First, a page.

Governor Signs Legislation to Transform Bail Process, Ease Jail Overcrowding

“We are taking an important step in improving our state’s criminal justice system,” Governor Rauner said. “Our system must work equally for all our residents, in every community, regardless of their income. We should be focused on putting people in jobs not jail.”

Overcrowding is a problem in many county jails, partly because low-level offenders cannot pay their bail. They are forced to stay behind bars until their trial. The purpose of the legislation – SB 2034 – is to ensure low-level, non-violent offenders have their bond reviewed quickly and even lowered if they have not been able to post bond because of financial reasons. Additionally, this group of offenders will earn more credit toward fines while incarcerated.

“Pretrial release must not focus on the defendants’ ability to pay,” Sen. Trotter said. “This new law allows the courts to look at the threat to the public safety or their risk of failure to appear.”

“Our efforts to reform Illinois' broken criminal justice system must focus on protecting victims, providing second chances to individuals who have made mistakes and incapacitating those who are threats to the safety of our communities,” Rep. Sims. “By reforming our broken bail system, Illinois becomes a national leader in ensuring incapacitation is reserved for those who are threats to public safety, not those who are poor or suffer from mental health or substance abuse challenges.  I applaud the Governor for signing SB 2034 and making it law in Illinois and will continue to work with him to reform our state's criminal justice system.”

“Extending RICO and reforming our bail bond system is both tough but smart on crime. RICO is a valued tool for law enforcement and prosecutors to conduct long term investigations against street gangs and criminal enterprises throughout the state. Bail reform makes sense based the multiple examples of low level misdemeanor defendants spending extended time in the jail awaiting trial for lack of resources.  The legislation signed today is a good example of forward thinking legislation worked in a bi -partisan manner,” said House Republican Leader Jim Durkin.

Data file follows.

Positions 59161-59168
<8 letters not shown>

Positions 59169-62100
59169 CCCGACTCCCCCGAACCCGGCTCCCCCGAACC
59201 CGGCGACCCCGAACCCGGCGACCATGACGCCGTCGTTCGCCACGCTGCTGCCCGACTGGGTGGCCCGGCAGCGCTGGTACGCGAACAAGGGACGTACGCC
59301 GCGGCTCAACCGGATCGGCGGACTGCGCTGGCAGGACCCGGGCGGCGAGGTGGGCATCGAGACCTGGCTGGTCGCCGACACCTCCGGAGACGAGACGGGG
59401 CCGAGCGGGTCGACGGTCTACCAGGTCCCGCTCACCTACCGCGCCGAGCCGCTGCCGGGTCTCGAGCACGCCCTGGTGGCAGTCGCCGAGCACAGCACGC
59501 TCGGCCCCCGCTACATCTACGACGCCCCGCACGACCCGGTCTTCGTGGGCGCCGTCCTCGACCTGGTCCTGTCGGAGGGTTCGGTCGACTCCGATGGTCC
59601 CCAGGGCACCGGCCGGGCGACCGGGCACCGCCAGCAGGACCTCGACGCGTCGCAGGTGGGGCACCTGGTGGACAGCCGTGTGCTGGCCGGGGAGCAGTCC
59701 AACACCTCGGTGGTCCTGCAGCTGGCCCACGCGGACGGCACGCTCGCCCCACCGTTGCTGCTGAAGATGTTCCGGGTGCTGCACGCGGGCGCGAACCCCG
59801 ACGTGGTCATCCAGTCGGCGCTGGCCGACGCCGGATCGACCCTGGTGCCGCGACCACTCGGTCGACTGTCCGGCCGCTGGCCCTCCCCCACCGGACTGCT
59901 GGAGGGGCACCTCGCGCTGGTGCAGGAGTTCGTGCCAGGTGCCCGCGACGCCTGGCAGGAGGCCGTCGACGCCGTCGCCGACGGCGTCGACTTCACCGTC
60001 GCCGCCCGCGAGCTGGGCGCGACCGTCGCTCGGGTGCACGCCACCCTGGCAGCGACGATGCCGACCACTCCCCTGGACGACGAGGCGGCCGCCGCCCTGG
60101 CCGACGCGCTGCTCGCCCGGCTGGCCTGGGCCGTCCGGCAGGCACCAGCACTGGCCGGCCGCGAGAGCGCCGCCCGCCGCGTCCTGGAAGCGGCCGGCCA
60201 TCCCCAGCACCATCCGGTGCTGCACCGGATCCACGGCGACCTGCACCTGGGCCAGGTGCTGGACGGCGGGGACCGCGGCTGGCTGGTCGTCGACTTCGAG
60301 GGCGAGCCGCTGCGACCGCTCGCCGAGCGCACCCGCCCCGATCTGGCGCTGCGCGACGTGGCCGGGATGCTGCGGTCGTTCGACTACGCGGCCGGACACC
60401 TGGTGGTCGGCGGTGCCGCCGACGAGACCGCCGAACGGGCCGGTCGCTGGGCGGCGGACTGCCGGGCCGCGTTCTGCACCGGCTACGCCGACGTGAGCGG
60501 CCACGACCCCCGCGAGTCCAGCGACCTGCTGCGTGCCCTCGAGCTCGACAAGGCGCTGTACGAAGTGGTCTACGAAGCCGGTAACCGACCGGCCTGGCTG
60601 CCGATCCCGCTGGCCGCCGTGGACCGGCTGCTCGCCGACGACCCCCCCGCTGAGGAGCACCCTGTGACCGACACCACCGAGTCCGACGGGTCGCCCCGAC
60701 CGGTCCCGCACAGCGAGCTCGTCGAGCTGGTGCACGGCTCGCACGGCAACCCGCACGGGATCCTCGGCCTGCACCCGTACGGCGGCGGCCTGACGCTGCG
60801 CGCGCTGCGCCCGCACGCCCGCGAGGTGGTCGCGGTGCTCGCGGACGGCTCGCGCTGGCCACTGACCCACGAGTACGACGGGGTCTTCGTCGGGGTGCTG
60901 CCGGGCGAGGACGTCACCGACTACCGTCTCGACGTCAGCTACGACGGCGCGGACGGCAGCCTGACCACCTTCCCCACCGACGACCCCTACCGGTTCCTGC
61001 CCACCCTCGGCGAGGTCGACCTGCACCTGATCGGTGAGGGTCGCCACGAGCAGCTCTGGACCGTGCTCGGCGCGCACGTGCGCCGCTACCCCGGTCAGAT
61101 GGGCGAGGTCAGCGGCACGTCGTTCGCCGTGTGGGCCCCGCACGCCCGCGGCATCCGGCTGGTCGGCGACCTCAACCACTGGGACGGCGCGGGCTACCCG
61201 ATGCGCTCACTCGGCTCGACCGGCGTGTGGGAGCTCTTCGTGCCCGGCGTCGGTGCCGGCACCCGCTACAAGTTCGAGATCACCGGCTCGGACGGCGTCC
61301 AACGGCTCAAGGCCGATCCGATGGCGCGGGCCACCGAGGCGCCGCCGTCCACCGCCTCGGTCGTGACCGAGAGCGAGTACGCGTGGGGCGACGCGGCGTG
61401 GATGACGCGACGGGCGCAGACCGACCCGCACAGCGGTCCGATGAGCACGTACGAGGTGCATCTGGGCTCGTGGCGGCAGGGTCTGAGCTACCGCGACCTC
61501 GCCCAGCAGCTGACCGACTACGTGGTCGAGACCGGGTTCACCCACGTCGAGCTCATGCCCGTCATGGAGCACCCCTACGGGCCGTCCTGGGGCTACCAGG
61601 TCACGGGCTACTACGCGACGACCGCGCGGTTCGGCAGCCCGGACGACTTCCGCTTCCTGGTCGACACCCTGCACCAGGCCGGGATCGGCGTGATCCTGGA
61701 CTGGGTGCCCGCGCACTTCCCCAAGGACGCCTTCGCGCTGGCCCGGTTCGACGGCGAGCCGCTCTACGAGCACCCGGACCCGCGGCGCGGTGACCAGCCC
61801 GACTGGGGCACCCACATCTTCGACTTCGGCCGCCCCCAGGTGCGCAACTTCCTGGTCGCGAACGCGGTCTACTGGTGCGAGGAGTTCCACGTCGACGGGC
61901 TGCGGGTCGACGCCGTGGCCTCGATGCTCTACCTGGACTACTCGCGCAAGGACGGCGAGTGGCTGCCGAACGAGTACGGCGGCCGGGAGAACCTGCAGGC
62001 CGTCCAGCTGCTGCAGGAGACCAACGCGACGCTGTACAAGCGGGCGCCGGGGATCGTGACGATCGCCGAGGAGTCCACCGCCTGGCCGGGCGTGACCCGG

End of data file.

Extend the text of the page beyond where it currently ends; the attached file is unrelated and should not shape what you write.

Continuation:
“This legislation represents a major step in achieving meaningful reform while maintaining the tools we need to fight violent crime,” State’s Attorney Foxx said. “By preventing the expiration of state RICO, the legislature has maintained an important tool that can help aggressively pursue those high-level players who are orchestrating narcotics and firearms trafficking; while at the same time making strides towards reforming Illinois’ broken bond system, which too often detains individuals who pose no threat to public safety simply because they are poor.”

“It is with tremendous excitement and thankfulness to Governor Bruce Rauner and our Illinois legislators for passing my SB 2034,” Dr. Willie Wilson said. “Their courage, support and dedication to non-violent prison reform with will help put an end to this moral issue and set the example throughout the country and United States of America. This movement is well past due, and I'm proud to say that the State of Illinois is taking this stand.”

Additionally, the bill extends the Illinois RICO statute until 2022. The Illinois Street Gang and Racketeer Influenced and Corrupt Organizations statute is an important tool for prosecutors and law enforcement. The bill also adds a number of jobs considered public officials under the statute that handles threats to public officials. Social workers, case workers, attorneys, or investigators who work for the Department of Healthcare and Family Services, the Department of Human Services, the Department of Children and Family Services, or the Guardianship and Advocacy Commission are now covered under the law.

Since Governor Rauner took office, he has advocated to change the criminal justice system in Illinois to focus more on rehabilitation. The administration has focused on safely reducing the prison population by providing offenders valuable education and resources to help them build meaningful and productive lives. Since taking office, the prison population has dropped more than ten percent. In 2015, the governor created the Criminal Justice and Sentencing Reform Commission to examine ways to improve the criminal justice system in Illinois, and some of the recommendations have already become law. The Department of Corrections has moved to open three new Life Skills and Re-Entry Facilities to help prepare offenders for life after prison.